GM believes its new cost-cutting measures should give it a significant advantage over Ford.
The Ford F-150 continues to be the best-selling vehicle in America of all time, so it comes as no surprise the competition has been keeping a close eye on the truck's development to try and replicate its success. According to Reuters, General Motors sent engineers on a public tour of Ford's factory in Dearborn, Michigan to get a better idea of how Ford assembles the aluminum-bodied Ford F-150.
Launched in 2014, the redesign of the Ford F-series trucks have been praised for their fuel economy and lightweight construction, but GM's eagle-eyed engineers spotted several flaws during the tour.
"They had a real hard time getting those doors to fit," Tim Herrick, the executive chief engineer for GM truck programs told Reuters. As well as going on public factory tours, GM also bought and tore apart Ford F-Series doors sold as repair parts. This led to GM discovering it could reduce the weight of its trucks for a lower cost using doors made of a combination of aluminum and high-strength steel thinner than standard steel.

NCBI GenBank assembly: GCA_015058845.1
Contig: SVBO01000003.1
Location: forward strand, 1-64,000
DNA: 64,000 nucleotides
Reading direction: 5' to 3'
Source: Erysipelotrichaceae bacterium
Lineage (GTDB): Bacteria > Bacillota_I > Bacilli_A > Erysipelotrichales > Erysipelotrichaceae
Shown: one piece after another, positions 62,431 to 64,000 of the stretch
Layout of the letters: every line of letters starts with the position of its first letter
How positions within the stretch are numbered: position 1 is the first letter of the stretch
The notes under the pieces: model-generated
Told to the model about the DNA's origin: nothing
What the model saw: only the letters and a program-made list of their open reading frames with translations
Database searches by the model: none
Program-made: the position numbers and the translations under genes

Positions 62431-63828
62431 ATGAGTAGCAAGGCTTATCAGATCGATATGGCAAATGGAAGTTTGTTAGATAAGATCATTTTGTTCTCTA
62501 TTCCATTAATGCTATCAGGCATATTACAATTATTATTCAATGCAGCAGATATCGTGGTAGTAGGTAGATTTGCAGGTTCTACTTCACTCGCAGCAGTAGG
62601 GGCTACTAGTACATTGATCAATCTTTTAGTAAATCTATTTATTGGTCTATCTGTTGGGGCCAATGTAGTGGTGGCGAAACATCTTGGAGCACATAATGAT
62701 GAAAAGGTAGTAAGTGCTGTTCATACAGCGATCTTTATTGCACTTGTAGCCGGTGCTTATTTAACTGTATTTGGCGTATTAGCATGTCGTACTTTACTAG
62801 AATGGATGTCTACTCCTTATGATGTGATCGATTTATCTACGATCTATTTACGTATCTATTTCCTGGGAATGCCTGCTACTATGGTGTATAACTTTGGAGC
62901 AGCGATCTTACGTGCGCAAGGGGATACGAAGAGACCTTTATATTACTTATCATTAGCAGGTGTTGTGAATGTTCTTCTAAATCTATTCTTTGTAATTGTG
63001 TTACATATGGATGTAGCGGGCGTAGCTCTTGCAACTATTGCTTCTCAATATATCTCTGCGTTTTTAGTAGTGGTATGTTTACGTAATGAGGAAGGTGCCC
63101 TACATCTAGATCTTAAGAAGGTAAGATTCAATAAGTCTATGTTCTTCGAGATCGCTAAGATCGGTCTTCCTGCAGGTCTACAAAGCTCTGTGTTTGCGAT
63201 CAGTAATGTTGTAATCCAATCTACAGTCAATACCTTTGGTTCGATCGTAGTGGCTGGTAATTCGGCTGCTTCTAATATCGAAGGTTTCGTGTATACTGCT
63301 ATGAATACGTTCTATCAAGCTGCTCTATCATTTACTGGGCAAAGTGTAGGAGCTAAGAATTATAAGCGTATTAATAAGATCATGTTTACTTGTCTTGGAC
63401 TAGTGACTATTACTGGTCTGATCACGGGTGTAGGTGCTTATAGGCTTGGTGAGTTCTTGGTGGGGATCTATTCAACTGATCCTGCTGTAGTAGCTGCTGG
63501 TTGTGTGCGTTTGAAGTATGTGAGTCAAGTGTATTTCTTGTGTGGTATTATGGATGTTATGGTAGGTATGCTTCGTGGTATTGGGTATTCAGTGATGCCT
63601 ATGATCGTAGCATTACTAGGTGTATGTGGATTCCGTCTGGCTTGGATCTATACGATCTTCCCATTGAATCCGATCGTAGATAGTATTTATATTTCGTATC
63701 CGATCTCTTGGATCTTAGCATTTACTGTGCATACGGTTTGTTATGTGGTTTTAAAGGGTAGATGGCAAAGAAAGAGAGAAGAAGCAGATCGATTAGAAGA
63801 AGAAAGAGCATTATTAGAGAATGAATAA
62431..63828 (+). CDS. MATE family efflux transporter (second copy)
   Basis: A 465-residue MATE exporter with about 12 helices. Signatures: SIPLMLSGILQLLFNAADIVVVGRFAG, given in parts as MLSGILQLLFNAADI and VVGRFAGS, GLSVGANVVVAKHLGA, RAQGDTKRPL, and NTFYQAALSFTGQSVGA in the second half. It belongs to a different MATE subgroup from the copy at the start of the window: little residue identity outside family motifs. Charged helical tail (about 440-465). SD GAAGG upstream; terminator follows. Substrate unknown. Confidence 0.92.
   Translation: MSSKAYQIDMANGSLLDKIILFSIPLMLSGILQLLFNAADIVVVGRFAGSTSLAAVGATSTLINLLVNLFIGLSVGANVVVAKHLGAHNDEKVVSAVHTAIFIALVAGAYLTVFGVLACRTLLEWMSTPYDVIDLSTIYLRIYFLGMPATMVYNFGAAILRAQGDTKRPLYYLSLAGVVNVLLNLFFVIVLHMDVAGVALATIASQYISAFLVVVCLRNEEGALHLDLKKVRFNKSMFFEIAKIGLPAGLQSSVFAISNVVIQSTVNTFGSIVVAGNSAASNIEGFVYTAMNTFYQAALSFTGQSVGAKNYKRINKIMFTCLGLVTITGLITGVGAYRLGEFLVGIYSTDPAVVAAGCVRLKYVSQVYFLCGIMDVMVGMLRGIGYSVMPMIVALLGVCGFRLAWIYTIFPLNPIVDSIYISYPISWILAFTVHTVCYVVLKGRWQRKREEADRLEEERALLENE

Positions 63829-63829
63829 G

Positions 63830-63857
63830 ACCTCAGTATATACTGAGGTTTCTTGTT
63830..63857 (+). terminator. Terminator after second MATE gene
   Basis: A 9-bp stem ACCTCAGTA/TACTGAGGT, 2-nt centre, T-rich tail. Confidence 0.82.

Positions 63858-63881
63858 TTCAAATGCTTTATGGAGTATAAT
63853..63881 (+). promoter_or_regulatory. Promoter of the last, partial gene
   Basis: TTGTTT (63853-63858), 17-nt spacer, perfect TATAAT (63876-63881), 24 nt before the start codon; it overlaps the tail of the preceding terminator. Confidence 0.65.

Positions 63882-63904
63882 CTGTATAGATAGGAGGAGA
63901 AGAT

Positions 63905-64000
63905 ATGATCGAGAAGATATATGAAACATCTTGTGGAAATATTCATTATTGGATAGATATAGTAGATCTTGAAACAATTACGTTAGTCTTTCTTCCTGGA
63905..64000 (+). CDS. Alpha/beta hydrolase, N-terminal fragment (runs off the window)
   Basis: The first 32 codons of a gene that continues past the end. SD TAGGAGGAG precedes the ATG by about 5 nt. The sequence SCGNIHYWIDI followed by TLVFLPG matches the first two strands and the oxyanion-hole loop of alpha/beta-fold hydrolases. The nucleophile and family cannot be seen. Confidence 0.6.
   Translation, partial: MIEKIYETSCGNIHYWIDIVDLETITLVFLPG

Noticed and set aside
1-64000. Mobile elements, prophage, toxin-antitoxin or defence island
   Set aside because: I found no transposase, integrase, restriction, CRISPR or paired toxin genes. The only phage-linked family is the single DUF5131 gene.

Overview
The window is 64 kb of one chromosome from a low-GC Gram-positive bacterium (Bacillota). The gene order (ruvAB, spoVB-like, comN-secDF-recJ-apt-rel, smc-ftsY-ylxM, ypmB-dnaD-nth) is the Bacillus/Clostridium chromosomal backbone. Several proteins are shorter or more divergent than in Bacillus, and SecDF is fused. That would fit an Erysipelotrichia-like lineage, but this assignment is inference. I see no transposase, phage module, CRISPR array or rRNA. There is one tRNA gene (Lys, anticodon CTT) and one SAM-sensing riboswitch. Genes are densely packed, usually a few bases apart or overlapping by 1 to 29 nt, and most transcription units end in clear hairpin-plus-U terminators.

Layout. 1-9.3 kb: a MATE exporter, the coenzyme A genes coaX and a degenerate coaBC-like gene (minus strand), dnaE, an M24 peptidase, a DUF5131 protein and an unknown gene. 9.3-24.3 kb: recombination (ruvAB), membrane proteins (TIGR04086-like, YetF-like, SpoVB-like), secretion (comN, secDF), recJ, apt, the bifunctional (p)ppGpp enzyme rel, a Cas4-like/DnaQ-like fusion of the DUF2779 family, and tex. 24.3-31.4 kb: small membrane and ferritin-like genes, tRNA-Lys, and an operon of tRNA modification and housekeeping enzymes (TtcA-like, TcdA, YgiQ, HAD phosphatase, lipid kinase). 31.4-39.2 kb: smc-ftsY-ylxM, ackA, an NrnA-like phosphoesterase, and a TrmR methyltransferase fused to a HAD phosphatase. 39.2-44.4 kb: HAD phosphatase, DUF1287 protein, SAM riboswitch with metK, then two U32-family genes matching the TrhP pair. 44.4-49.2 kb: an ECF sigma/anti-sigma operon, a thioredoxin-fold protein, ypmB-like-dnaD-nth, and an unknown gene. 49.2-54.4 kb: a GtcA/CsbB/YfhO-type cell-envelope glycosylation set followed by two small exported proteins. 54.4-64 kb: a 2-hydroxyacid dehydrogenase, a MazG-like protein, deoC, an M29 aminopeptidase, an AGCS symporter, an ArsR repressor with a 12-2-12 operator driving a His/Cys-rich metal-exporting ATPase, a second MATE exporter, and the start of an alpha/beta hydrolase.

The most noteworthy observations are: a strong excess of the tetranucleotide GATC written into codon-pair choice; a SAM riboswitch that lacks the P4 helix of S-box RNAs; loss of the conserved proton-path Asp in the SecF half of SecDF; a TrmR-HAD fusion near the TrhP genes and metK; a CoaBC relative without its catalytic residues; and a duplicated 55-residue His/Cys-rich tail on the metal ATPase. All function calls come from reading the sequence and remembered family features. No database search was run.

Further weight reductions in the 2019 Chevrolet Silverado and GMC Sierra were achieved thanks to a high-strength steel frame that is 88 lbs lighter than the previous model. They also feature an aluminum hood and tailgate, and higher-end versions have carbon-composite second-stage springs. As a result, the new Sierra weighs up to 360 pounds than its predecessor, while the new Silverado is up to 450 pounds lighter.
According to Reuters, these measures should give GM a significant cost advantage over Ford. Investor disclosures suggest GM makes at least $17,000 in pre-tax profit on every full-size it sells. "We think we have thousands of dollars advantage (over Ford) just in the aluminum costs. It's big," Herrick said.